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Panel finds 'no evidence' Israel used depleted uranium in 2006 war
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BEIRUT: A panel of experts from the United Nations, the International Atomic Energy Agency (IAEA) and other international agencies announced a unanimous determination Monday that no depleted-uranium weapons had been used in the summer 2006 war in Lebanon. "To date, there is no evidence of depleted-uranium-ammunitions use during the 2006 conflict in Lebanon," Didier Louvat, IAEA head of radioactive waste issues, told a news conference hosted by the National Council for Scientific Research in Bir Hassan.

Conference attendees included representatives of the Engineering Regiment of the Lebanese Army; the head of

the National Council for Scientific Research George Tohmeh; the Arab Atomic Agency; the United Nations Environmental Program (UNEP); the Lebanese Atomic Energy Commission (LAEC); the IAEA and the World Health Organization. Each group providing detailed accounts of its research and methodologies.

Tohmeh opened the conference by saying the government "requested that the council carry out research to find out about the use of uranium in the South," during the war. "After months of research and coordination with UNEP and the [LAEC], among others, we felt it would be helpful - and more so, it is our duty to present our findings in this conference."

Senior UNEP' scientist Mario Burger conducted intensive research on soil samples collected in South Lebanon at the Spiez government laboratory in Switzerland. "No use of weapons containing depleted uranium" was found, he said, adding that "no use of weapons containing any uranium - depleted, natural, or enriched" was found.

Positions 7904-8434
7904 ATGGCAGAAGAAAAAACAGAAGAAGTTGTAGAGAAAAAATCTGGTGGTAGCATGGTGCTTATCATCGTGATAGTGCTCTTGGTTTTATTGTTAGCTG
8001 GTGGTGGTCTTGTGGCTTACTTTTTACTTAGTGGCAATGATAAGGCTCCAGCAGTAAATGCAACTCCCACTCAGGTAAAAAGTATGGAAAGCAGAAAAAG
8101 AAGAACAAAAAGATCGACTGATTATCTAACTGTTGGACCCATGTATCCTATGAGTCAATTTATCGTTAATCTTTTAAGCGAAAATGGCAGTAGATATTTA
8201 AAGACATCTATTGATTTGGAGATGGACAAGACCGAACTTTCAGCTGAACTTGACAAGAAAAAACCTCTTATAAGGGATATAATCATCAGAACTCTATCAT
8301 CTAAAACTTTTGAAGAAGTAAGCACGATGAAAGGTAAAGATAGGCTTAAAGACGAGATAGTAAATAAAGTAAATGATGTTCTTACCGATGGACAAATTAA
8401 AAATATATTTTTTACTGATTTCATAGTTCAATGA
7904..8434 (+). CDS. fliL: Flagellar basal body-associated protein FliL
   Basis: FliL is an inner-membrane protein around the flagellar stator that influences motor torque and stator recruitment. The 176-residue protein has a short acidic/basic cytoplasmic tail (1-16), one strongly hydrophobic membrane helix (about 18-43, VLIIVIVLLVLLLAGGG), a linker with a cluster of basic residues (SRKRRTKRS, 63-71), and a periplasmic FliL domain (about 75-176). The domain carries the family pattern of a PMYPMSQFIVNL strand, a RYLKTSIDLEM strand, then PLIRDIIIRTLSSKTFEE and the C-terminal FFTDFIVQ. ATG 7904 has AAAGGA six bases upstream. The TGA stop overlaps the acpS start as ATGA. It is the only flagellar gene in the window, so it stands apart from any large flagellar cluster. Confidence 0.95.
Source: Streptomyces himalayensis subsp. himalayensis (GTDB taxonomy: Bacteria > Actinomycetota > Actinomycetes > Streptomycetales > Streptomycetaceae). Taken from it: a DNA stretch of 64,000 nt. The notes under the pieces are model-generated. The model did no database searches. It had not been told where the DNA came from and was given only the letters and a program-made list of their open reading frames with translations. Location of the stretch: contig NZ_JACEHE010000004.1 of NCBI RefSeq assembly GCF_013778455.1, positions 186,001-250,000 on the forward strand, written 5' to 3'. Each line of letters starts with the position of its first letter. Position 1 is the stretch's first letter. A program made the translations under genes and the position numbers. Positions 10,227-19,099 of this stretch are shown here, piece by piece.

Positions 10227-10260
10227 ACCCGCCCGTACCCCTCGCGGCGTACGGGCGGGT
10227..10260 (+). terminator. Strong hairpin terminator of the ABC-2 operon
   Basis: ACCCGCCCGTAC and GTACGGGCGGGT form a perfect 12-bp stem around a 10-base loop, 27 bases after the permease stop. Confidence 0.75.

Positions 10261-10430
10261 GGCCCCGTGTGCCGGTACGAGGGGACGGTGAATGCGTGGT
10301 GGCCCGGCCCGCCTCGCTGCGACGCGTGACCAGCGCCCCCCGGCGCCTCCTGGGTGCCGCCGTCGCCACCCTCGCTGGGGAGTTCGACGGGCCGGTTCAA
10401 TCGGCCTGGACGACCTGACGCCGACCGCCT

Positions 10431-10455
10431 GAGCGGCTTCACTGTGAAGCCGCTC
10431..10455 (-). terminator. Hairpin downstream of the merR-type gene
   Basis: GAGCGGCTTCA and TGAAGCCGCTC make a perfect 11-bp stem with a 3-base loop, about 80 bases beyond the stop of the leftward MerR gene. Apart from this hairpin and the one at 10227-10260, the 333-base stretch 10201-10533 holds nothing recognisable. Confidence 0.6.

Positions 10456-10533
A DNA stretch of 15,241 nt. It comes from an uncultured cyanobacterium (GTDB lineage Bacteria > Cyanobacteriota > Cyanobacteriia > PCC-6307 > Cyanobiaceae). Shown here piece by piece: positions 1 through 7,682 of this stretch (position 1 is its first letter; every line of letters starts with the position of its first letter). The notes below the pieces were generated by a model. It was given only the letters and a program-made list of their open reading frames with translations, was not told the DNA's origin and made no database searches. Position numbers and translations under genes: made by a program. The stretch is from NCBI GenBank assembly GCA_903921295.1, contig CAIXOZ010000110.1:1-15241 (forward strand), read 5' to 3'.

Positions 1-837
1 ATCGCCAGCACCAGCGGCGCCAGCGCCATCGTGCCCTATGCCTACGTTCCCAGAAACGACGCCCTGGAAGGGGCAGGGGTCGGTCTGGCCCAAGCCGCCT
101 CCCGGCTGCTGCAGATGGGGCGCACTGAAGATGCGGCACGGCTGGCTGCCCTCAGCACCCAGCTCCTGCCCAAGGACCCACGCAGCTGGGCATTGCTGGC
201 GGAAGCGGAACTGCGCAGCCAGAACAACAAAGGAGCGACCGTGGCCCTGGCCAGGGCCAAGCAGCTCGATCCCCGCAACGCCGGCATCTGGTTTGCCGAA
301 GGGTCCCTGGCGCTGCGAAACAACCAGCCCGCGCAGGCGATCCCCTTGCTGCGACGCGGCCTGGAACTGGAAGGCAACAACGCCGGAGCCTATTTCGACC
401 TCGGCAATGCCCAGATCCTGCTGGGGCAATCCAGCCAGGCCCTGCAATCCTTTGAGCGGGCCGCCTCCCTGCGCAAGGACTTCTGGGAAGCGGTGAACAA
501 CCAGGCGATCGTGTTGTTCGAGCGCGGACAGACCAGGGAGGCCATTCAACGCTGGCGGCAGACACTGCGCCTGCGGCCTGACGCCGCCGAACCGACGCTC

An above-normal level of concentration of uranium had been found in Khiam, Burger said, but an investigation showed the level of uranium was consistent with levels naturally occurring in soil in the area.

"The laboratory was able to confirm that the uranium measured at the Khiam site stayed in equilibrium with its daughter [decay] products," said Burger. "This is the confirmation that the uranium present at the site was never technically processed and can therefore not be tied to a missile or bomb."

Pieces of missiles and bombs that had hit Khiam in the 2006 war did not reveal any radioactive material, he said.

The findings contradicted claims made in December by Chris Busby, secretary for the European Committee on Radiation Risk, who said there was "no way the signs of uranium found in Khiam were the result of natural or industrial materials. Their only source is nuclear reactors."

Depleted uranium is a highly concentrated radioactive waste product sometimes placed in conventional munitions to increase their ability to penetrate armor such as that used on tanks.

Omar al-Samad, head of environmental radiation monitoring at the LAEC, said testing on 90 soil samples from 71 distinct sites in Lebanon had revealed "no abnormal values."

"Metal pieces found in Khiam were analyzed and no uranium was found," he told the news conference. "And samples taken at different depths  confirm the natural composition of the uranium."

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